Land Of Odds online

abw1som6-bw-moneyshot1-hires-full

IN THIS CLASS, LEARN HOW MUCH SHAPING, INTEREST, AND DIMENSIONALITY YOU CAN ACHIEVE WITH THE SIMPLE, BASIC BRICK STITCH. BY CREATING MY TUXEDO PARK BANGLE BRACELET.    THE BRICK STITCH IS EASY TO LEARN.  FUN TO DO.  AND OFFERS MANY DESIGN POSSIBILITIES FOR THE BEAD WEAVING ARTIST.

 

BRICK STITCH IS OFTEN OVER-SHADOWED BY ITS VERY CLOSE, BUT MORE POPULAR COUSIN – THE PEYOTE STITCH.  I OFTEN THINK THAT ONE OF THE REASONS FOR THIS, IS THAT INTRODUCTORY BRICK STITCH PROJECTS LACK SOME OF THAT “WOW” FACTOR.  THE BASIC BRICK STITCH TYPICALLY IS TAUGHT BY HAVING THE STUDENT MAKE A SIMPLE PYRAMID, PERHAPS SOME LONG DANGLING FRINGE IS WORKED OFF THE BASE OF THE PYRAMID TO MAKE NATIVE AMERICAN EARRINGS. OR, PERHAPS LINKING SEVERAL PYRAMIDS TOGETHER TO MAKE A BRACELET. WHEN THE INTRODUCTORY PROJECT IS “BORING”, STUDENTS LOSE INTEREST IN THE STITCH.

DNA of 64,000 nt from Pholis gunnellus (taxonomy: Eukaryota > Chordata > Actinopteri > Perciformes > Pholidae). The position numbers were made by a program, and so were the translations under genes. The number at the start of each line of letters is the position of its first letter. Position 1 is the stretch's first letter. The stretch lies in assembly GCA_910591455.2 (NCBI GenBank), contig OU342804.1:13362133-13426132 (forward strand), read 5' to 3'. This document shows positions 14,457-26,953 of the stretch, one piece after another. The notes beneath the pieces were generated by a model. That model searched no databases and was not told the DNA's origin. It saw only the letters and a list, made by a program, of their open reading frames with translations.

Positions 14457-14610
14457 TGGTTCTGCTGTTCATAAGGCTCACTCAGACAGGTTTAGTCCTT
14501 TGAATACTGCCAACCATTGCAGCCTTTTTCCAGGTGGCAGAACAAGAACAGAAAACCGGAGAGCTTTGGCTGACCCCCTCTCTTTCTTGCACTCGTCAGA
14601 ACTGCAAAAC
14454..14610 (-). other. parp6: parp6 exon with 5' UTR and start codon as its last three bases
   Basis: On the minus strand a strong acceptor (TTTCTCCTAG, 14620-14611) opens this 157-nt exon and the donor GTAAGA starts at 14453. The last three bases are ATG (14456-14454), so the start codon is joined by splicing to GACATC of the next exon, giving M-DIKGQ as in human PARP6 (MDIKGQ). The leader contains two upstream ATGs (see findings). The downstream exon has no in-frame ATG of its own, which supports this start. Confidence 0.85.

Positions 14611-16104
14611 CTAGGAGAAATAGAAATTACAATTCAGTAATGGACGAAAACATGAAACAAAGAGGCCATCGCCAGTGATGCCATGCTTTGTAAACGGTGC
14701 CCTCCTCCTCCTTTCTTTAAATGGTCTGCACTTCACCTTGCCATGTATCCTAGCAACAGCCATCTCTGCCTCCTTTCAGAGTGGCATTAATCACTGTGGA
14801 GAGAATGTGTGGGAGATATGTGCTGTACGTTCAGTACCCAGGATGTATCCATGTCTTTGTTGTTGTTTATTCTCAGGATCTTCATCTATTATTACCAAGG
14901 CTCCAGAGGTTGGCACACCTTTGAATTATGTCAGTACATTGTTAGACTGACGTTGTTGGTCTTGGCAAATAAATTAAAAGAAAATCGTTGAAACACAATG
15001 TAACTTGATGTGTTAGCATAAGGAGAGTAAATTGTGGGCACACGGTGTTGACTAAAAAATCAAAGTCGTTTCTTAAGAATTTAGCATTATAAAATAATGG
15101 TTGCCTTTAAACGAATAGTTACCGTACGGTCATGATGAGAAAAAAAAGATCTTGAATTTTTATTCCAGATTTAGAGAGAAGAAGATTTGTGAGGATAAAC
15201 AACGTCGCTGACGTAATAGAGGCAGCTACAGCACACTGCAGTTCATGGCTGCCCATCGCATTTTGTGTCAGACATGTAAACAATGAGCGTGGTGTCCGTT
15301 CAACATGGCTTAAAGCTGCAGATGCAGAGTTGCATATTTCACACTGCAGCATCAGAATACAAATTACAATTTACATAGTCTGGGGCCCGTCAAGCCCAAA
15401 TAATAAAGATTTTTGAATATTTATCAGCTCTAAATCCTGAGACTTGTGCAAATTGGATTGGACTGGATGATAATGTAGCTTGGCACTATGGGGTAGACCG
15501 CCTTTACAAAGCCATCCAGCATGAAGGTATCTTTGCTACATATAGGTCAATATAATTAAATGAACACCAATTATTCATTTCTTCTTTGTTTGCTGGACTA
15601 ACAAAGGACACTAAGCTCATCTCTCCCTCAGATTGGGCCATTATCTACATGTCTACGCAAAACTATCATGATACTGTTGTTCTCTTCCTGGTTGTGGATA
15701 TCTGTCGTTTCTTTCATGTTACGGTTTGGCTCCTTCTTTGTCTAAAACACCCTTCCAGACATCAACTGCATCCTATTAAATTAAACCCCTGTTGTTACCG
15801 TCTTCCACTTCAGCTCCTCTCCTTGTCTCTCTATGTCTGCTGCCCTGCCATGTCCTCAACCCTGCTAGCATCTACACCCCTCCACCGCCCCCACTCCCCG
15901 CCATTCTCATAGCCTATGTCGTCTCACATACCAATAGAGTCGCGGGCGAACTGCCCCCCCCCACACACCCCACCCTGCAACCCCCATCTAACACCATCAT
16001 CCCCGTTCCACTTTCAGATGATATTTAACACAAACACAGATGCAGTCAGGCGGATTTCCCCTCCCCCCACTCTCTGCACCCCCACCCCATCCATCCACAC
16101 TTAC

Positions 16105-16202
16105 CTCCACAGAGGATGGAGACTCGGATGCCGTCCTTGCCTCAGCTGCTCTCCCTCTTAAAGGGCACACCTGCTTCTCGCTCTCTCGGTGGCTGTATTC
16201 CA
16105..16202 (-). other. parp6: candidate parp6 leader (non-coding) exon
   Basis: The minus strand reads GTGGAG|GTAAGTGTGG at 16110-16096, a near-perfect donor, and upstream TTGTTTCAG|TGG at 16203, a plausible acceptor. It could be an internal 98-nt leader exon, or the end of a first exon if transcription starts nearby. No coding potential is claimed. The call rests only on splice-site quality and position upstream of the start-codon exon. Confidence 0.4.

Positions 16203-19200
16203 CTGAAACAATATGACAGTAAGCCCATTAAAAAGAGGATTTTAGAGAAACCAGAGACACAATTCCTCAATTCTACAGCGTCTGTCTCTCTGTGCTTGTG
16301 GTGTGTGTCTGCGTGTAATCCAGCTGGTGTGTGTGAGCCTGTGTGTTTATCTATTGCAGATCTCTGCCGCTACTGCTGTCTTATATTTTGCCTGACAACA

HOWEVER, TOO OFTEN IGNORED IN THESE INTRODUCTORY BRICK STITCH PROJECTS ARE THE POWERFUL, STRUCTURAL PROPERTIES OF THE STITCH ITSELF.
THE STITCH IS VERY VERSATILE.

THE BRICK STITCH CAN BE USED TO CREATE A BROAD CANVAS, AND GIVE THIS CANVAS A GREAT DEAL OF FLEXIBILITY, WHERE MANY STITCHES WOULD LEAVE IT TOO STIFF.

AT THE SAME TIME, THE BRICK STITCH CAN ALLOW THE CANVAS  TO HOLD AND MAINTAIN ITS SHAPE, WHERE MANY OTHER STITCHES MIGHT GET FLOPPY AND TOO LOOSE.

BRICK STITCH CAN ALSO EASILY GIVE THIS CANVAS VERY VARIED SHAPES, EDGES AND OPEN SPACES, AND ALLOW A GREAT DEAL OF CONTROL OF THREAD PATH AND BEAD PLACEMENT WHERE OTHER STITCHES COULD NOT.

THE TUXEDO PARK BANGLE BRACELET IS AN INTRODUCTORY PROJECT THAT INTRODUCES THE STITCH AND SEVERAL VARIATIONS TO PEAK YOUR INTEREST.
AND TURN YOU INTO A BRICK STITCH FAN.

 

THIS VIDEO TUTORIAL IS PRESENTED FROM WHAT IS CALLED THE DESIGN PERSPECTIVE. THE DESIGN PERSPECTIVE FOCUSES ON HOW THE JEWELRY DESIGNER AND BEAD WORKER MAKE CHOICES